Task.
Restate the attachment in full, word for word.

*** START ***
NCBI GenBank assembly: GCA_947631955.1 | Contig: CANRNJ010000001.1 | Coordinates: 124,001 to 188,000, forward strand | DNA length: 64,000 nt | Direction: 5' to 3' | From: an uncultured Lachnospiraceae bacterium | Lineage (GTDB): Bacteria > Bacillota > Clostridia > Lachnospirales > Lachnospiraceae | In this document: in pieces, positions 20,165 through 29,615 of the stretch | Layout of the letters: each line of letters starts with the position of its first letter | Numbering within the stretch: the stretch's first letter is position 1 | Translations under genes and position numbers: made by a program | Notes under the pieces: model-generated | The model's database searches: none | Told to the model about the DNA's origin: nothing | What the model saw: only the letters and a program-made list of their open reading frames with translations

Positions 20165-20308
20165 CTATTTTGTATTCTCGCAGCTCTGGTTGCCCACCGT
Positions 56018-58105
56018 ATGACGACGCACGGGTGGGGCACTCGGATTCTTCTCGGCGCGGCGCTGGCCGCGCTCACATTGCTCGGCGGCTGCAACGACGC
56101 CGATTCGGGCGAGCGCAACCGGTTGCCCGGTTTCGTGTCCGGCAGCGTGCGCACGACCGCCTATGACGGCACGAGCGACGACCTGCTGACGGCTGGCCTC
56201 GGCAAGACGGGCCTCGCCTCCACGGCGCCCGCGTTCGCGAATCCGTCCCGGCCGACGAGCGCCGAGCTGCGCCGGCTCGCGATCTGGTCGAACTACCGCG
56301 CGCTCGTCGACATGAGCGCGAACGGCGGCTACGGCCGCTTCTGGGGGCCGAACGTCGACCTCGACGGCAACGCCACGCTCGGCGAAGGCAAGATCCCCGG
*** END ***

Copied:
NCBI GenBank assembly: GCA_947631955.1 | Contig: CANRNJ010000001.1 | Coordinates: 124,001 to 188,000, forward strand | DNA length: 64,000 nt | Direction: 5' to 3' | From: an uncultured Lachnospiraceae bacterium | Lineage (GTDB): Bacteria > Bacillota > Clostridia > Lachnospirales > Lachnospiraceae | In this document: in pieces, positions 20,165 through 29,615 of the stretch | Layout of the letters: each line of letters starts with the position of its first letter | Numbering within the stretch: the stretch's first letter is position 1 | Translations under genes and position numbers: made by a program | Notes under the pieces: model-generated | The model's database searches: none | Told to the model about the DNA's origin: nothing | What the model saw: only the letters and a program-made list of their open reading frames with translations

Positions 20165-20308
20165 CTATTTTGTATTCTCGCAGCTCTGGTTGCCCACCGT
Positions 56018-58105
56018 ATGACGACGCACGGGTGGGGCACTCGGATTCTTCTCGGCGCGGCGCTGGCCGCGCTCACATTGCTCGGCGGCTGCAACGACGC
56101 CGATTCGGGCGAGCGCAACCGGTTGCCCGGTTTCGTGTCCGGCAGCGTGCGCACGACCGCCTATGACGGCACGAGCGACGACCTGCTGACGGCTGGCCTC
56201 GGCAAGACGGGCCTCGCCTCCACGGCGCCCGCGTTCGCGAATCCGTCCCGGCCGACGAGCGCCGAGCTGCGCCGGCTCGCGATCTGGTCGAACTACCGCG
56301 CGCTCGTCGACATGAGCGCGAACGGCGGCTACGGCCGCTTCTGGGGGCCGAACGTCGACCTCGACGGCAACGCCACGCTCGGCGAAGGCAAGATCCCCGG